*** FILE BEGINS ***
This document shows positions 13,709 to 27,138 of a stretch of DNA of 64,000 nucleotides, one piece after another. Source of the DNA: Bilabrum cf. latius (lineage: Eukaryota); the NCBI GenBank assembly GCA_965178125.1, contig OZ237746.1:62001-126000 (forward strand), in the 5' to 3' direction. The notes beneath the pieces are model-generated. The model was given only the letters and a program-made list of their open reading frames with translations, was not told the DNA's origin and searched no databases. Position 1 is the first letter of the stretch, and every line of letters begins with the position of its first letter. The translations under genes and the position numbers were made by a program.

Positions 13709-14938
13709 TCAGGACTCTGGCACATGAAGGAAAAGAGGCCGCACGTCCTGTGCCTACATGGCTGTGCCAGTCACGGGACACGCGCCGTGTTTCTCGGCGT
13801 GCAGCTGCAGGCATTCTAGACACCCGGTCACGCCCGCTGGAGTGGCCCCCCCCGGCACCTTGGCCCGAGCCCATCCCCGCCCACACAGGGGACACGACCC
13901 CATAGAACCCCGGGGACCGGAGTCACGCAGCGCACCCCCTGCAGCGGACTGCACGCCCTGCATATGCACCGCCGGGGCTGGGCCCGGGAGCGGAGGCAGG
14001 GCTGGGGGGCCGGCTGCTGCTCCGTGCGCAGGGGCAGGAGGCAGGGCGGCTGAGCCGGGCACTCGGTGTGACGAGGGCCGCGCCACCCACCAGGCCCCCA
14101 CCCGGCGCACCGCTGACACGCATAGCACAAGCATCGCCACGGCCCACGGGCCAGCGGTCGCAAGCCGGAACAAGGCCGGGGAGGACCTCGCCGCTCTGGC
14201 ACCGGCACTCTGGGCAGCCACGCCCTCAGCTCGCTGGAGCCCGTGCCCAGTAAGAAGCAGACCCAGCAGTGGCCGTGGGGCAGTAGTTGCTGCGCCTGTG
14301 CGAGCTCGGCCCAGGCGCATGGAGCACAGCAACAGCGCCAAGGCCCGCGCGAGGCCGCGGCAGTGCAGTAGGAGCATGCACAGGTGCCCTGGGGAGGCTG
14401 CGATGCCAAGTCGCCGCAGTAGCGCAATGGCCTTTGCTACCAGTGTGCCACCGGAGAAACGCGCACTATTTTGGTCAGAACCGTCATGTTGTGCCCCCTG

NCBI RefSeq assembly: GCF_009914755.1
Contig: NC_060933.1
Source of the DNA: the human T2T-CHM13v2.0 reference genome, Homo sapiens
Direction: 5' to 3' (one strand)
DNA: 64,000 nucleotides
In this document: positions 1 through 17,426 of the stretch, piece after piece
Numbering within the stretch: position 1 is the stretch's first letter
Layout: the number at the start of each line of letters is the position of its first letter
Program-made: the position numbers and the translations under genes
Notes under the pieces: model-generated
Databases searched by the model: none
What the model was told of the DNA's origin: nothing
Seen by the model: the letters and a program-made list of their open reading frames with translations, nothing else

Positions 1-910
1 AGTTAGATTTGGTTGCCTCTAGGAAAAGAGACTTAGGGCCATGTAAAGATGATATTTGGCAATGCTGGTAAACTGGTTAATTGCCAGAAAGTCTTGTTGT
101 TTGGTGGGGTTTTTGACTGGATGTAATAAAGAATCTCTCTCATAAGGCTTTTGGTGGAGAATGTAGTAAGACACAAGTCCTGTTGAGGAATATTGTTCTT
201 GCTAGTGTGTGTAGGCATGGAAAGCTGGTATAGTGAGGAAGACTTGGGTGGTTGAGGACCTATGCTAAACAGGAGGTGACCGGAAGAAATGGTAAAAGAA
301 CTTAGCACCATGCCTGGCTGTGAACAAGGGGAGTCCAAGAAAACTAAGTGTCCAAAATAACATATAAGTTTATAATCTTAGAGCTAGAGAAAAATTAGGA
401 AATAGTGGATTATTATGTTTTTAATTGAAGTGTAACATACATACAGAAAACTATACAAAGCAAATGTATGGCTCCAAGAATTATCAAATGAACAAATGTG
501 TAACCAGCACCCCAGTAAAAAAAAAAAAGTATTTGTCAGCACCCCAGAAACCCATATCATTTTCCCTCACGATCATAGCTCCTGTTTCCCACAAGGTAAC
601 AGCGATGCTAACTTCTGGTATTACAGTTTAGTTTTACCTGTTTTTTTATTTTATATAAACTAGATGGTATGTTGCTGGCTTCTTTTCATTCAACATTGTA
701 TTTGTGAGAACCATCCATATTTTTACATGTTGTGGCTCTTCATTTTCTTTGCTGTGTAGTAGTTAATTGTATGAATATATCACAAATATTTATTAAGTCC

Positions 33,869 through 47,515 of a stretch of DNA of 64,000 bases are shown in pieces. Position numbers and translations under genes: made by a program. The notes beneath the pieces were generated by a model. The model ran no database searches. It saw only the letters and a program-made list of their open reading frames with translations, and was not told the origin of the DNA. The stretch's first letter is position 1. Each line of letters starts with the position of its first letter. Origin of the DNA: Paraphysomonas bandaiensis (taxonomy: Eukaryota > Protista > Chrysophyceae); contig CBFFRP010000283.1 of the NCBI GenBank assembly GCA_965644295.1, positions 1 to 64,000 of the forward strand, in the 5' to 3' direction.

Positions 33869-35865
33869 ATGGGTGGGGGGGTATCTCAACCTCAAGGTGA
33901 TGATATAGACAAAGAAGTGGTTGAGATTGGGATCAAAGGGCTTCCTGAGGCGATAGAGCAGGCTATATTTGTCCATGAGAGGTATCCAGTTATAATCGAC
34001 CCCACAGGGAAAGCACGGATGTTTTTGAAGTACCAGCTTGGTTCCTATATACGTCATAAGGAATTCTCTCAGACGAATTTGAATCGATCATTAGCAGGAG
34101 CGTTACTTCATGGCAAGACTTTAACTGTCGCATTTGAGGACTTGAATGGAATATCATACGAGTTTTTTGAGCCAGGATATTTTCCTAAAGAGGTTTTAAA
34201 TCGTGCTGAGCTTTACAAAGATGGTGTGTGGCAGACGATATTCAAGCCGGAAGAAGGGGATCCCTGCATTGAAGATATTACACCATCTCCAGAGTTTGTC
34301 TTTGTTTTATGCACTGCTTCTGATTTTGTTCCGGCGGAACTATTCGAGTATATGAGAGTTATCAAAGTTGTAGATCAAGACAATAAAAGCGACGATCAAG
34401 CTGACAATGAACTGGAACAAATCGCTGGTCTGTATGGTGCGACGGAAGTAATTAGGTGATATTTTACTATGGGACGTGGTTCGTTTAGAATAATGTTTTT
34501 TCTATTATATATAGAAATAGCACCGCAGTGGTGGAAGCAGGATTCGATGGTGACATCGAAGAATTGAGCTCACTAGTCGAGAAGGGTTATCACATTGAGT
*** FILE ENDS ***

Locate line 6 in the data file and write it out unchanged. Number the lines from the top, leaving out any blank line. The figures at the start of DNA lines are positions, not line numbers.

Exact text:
14001 GCTGGGGGGCCGGCTGCTGCTCCGTGCGCAGGGGCAGGAGGCAGGGCGGCTGAGCCGGGCACTCGGTGTGACGAGGGCCGCGCCACCCACCAGGCCCCCA